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Exchange student prepares for school at Harvard

Published: Monday, Aug. 12, 2013 5:30 a.m. CDT
Caption
(Lathan Goumas - lgoumas@shawmedia.com)
Muhiddin Abdulhakimov, 17, talks about being a foreign exchange student Aug. 1 while at his host home in Harvard. Abdulhakimov is a foreign exchange student from Kyrgyzstan who will be attending Harvard High School this coming school year.

In the living room of Don and Tammy Isom’s Harvard house are framed senior photos of students from around the world whom they’ve hosted for school-yearlong stays.

The Isoms have hosted teens from Thailand, Indonesia, Norway, Denmark, Germany, China and Austria through the American Field Service Student Exchange program, and were hoping to host a student from the former Soviet Union.

This year, the Isoms are hosting 17-year-old Muhiddin Abdulhakimov from Kyrgyzstan.

“I kind of wanted the kids in Harvard to experience a person from a totally different culture,” Tammy Isom said. “This would be something different for them to learn his customs and his culture.”

Abdulhakimov is on the Future Leaders Exchange scholarship program. He is one of three AFS exchange students on U.S. State Department scholarships to be placed in McHenry County this year, said Becky Deignan, a team development specialist for AFS-USA in Northern Illinois.

FLEX was created in 1992 to build relations with countries of the former Soviet Union, such as Armenia, Azerbaijan, Georgia, Kazakhstan, Kyrgyzstan, Moldova, Russia, Tajikistan, Turkmenistan or Ukraine.

Two additional students from Indonesia will be on Kennedy-Lugar Youth Exchange and Study scholarships. One will attend Woodstock High School and one will attend Prairie Ridge High School in Crystal Lake. AFS is in the process of finding the students homes for the school year.

They are part of the 1.2 percent of AFS exchange students from Indonesia who applied for and were offered YES scholarships.

Having three students on U.S. State Department scholarships in McHenry County is the most ever for AFS in the county, Deignan said.

“When you talk to people who host, it opens their eyes to the world,” Deignan said. “How often do you meet someone from Kyrgyzstan or Indonesia? You just don’t.”

Deignan said it is rare for AFS to have foreign exchange students from non-westernized portions of the world not on scholarships.

“Part of that reason is just finances,” Deignan said. “How many people there would be able to afford versus someone from Germany or France.”

Abdulhakimov is the sixth full-year student the Isoms have hosted and eighth overall exchange student since 2005.

“You learn a lot about them, they learn a lot about America,” Don Isom said.

Abdulhakimov, already wearing a Harvard Hornets T-shirt, said he is looking forward to his year in the country.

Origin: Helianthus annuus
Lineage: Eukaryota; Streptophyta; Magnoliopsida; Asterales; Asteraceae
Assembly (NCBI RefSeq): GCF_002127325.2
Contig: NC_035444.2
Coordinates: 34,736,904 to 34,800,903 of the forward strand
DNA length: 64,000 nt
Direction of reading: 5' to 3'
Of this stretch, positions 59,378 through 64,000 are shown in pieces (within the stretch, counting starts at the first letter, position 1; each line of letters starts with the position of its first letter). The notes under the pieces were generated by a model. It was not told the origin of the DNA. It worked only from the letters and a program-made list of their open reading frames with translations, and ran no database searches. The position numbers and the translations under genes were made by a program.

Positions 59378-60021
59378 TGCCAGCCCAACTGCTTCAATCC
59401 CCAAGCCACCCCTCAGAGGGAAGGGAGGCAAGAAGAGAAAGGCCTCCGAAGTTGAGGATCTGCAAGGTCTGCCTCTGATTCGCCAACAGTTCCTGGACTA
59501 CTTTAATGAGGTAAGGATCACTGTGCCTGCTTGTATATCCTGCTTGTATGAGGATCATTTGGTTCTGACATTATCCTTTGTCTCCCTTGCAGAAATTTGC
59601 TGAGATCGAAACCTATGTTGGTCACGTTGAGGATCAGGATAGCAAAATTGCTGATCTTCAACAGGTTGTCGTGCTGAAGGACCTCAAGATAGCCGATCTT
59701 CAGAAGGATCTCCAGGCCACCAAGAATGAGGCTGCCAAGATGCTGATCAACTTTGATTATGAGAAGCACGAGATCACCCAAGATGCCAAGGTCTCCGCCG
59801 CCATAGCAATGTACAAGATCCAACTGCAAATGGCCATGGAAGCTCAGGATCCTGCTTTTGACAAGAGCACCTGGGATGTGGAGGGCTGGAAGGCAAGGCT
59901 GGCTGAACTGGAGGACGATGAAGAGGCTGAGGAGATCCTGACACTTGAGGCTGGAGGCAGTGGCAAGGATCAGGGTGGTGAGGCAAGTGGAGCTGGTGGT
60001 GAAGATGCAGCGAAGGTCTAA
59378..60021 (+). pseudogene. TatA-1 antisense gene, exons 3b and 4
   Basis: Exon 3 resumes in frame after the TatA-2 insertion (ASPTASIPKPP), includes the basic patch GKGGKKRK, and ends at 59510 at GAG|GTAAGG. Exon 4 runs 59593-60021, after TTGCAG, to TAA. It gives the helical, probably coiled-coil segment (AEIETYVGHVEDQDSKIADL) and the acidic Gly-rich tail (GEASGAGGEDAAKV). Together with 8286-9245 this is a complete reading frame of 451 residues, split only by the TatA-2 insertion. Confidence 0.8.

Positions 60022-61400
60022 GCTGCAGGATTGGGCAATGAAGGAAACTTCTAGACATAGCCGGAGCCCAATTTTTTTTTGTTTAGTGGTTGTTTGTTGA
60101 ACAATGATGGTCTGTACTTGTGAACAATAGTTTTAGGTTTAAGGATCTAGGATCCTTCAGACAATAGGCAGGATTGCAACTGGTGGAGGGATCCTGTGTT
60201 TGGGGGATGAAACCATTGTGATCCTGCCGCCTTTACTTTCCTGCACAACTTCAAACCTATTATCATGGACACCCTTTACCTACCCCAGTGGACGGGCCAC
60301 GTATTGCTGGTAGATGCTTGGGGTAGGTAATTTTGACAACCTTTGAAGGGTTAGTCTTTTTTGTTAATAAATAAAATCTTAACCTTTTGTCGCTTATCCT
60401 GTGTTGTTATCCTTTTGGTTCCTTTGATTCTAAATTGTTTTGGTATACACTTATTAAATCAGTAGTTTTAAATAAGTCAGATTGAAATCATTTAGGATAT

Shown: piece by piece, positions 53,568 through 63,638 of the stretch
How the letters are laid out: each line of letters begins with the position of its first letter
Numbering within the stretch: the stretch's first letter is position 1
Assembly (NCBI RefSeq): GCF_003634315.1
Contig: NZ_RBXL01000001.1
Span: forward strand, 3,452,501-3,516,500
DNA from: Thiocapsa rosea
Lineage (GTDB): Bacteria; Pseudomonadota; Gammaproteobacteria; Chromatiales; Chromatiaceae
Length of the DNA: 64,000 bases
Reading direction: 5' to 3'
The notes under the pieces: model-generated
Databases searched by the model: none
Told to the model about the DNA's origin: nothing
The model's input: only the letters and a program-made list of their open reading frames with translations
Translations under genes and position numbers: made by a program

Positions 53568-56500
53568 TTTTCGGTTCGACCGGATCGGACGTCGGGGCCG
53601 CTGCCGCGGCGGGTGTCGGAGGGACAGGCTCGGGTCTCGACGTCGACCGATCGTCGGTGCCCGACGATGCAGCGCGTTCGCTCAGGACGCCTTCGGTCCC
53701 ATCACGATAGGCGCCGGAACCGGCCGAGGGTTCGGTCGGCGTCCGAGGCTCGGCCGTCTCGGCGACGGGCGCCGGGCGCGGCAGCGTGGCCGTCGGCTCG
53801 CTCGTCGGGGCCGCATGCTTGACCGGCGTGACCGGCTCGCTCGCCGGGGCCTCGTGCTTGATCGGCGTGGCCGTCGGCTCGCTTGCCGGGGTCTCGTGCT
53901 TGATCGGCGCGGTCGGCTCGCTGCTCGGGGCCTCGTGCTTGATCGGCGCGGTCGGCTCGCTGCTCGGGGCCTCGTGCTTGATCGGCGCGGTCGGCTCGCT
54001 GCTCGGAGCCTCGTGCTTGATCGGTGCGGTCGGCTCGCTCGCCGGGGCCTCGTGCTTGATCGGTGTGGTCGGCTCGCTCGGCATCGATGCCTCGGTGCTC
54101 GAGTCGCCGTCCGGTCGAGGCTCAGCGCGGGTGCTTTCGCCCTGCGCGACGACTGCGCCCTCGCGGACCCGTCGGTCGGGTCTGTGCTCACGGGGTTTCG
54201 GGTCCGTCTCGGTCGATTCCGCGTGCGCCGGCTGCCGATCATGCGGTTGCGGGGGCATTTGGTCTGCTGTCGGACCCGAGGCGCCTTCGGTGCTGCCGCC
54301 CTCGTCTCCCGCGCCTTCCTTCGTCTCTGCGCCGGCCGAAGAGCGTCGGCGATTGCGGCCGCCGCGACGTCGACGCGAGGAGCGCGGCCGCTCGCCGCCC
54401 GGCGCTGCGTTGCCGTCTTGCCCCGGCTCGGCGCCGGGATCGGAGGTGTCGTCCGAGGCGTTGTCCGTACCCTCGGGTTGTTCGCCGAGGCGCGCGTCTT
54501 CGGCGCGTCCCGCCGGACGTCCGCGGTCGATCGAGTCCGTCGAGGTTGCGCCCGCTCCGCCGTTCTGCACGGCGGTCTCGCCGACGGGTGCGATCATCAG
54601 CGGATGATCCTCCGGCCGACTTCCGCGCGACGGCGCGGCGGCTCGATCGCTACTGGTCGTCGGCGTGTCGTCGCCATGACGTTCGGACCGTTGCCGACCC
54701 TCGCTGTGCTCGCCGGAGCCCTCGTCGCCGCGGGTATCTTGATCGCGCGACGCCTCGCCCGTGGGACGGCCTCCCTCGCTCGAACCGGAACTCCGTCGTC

“I want to learn about America,” Abdulhakimov said. “It’s a big country, and I want to learn about the culture, American people, about high school, because it’s different.”

He added that some of his goals for the year are to share some of his traditions, culture and the Muslim religion, especially because Kyrgyzstan doesn’t host exchange students. During his first week with the Isoms, he made an eggplant salad for the family.

Abdulhakimov, who wants to be a diplomat in the future, said he has been working on his English since the third grade in the country where the official languages are Russian and Kyrgyz.

Abdulhakimov said the FLEX program is popular in his country. Receiving the scholarship is a multistep program and awarded in a merit-based competition, which includes interviews in English and multiple tests.

The scholarships pay for the cost of coming to the United States for the year, which could range from $12,000 to $14,000, Deignan said.

The scholarships include the flights, orientation costs and health insurance, among other things.

Full-ride scholarships don’t happen all the time, but they’re available, Tammy Isom said. “It’s nice when you can get those.”

For the 2010-11 school year, the FLEX program had 55,000 students from countries that used to be part of the former Soviet Union apply to get into the program. There were only 1,100 scholarship spots. Generally only one in five applicants advances to the final round, and only 2 percent of applicants are chosen, according to the program website.

“It’s easier to get into Harvard [University],” Deignan joked.

The Kennedy-Lugar Youth Exchange and Study program was started in 2002 to help build understanding between Americans and people in countries with significant Muslim populations, such as Egypt, Turkey, Pakistan, Bulgaria, the Philippines, Indonesia, Mali, Kenya, Saudi Arabia and Suriname, among others.

Students who receive the scholarships have to go through testing and multiple interviews. They are evaluated in individual and group settings. According to program websites, students need to have global awareness, interest in diverse cultures, curiosity, open-mindedness and flexibility.

Evaluators want to see how the youngsters interact, their leadership skills, how they express themselves,s and how they handle challenging situations, Deignan said.

Host a student

People interested in hosting an exchange student through the American Field Service should call local team development specialist Becky Deignan at 646-381-3316.

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